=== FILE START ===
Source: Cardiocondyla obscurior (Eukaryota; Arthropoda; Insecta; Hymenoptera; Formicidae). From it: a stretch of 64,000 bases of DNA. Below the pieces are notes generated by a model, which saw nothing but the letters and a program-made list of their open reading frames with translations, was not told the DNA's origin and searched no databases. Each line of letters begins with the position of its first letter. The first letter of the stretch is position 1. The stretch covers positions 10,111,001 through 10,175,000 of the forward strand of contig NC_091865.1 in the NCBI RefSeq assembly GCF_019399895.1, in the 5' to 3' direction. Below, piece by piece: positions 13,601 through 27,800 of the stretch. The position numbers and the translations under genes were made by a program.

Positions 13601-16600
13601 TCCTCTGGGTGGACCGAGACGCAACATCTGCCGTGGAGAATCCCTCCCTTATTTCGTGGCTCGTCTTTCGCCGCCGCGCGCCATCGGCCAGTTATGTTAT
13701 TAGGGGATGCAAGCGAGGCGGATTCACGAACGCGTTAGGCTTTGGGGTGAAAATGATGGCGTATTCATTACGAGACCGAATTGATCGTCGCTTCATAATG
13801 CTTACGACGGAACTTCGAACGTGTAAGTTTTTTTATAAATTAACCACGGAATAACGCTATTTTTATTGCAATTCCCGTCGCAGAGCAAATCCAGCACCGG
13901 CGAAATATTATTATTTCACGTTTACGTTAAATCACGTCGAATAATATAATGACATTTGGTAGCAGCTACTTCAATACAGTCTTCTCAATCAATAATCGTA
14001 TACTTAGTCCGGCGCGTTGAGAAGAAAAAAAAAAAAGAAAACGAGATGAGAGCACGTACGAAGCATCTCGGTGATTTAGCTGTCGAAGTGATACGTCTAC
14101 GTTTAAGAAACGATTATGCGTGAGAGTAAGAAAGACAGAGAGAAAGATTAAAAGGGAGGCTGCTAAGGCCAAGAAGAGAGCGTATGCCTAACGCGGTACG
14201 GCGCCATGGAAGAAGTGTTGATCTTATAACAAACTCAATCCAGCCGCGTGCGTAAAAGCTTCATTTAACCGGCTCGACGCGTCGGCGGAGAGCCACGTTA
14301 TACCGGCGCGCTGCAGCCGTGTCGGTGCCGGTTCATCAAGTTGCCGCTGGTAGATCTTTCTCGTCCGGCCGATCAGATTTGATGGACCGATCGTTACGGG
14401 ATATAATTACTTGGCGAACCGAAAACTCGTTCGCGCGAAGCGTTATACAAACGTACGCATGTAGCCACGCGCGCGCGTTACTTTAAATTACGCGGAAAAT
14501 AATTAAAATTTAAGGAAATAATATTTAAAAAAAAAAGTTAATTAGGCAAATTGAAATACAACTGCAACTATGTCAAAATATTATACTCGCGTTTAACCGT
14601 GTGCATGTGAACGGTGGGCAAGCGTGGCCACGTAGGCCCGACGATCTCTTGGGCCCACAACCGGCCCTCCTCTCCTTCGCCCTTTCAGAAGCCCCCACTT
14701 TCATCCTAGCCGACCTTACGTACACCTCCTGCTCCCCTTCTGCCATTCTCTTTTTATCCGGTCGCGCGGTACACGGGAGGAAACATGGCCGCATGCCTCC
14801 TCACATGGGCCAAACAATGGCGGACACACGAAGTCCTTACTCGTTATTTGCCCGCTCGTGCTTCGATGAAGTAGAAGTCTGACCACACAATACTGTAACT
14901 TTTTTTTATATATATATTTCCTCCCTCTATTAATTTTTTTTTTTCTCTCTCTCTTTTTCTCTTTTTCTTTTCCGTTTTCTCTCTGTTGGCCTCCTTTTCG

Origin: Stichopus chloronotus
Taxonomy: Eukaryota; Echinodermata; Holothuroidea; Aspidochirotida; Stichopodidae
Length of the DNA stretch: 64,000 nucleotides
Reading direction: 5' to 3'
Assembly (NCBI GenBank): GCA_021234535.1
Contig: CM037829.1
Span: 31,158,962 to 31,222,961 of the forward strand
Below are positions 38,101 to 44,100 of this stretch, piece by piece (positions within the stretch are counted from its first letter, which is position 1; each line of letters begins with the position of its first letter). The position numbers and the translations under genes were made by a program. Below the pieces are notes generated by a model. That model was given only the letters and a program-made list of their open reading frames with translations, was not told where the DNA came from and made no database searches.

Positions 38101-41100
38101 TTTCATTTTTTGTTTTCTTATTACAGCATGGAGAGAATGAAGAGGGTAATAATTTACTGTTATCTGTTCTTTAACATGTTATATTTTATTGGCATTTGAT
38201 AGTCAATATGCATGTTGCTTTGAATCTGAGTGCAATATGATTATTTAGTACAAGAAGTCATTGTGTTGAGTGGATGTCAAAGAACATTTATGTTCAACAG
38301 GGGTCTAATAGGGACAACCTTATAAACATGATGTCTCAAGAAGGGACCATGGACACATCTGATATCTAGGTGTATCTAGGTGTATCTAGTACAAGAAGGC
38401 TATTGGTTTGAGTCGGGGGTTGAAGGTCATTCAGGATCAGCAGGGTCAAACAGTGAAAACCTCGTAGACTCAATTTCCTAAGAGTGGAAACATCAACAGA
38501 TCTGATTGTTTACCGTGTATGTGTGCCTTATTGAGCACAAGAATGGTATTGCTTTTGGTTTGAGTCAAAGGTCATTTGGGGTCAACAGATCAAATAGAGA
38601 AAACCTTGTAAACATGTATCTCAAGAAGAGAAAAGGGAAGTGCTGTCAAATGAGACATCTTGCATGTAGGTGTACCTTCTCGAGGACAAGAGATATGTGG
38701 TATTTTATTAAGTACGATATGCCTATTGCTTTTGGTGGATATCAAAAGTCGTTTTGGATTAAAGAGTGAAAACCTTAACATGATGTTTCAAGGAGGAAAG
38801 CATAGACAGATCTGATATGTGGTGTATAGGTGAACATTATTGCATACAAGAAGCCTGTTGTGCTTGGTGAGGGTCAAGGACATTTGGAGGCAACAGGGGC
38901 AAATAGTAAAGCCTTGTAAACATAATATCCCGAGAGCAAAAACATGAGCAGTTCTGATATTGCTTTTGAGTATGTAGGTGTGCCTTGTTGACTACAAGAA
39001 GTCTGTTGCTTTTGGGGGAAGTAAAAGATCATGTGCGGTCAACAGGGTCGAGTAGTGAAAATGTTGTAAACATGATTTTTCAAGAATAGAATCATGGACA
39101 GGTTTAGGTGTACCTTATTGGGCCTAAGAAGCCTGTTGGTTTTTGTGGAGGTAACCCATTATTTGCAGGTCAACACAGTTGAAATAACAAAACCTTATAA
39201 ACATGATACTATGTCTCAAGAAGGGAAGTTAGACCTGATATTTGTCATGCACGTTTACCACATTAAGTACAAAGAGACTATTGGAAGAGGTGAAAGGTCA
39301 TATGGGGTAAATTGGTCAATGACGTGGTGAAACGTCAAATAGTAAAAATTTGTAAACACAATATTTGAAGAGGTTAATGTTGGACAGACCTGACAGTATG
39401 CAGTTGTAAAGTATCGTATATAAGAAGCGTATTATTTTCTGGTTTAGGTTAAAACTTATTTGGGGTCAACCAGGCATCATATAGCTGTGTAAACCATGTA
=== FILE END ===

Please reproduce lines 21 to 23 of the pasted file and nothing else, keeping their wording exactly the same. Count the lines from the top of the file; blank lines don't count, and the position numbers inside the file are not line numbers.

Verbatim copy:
Assembly (NCBI GenBank): GCA_021234535.1
Contig: CM037829.1
Span: 31,158,962 to 31,222,961 of the forward strand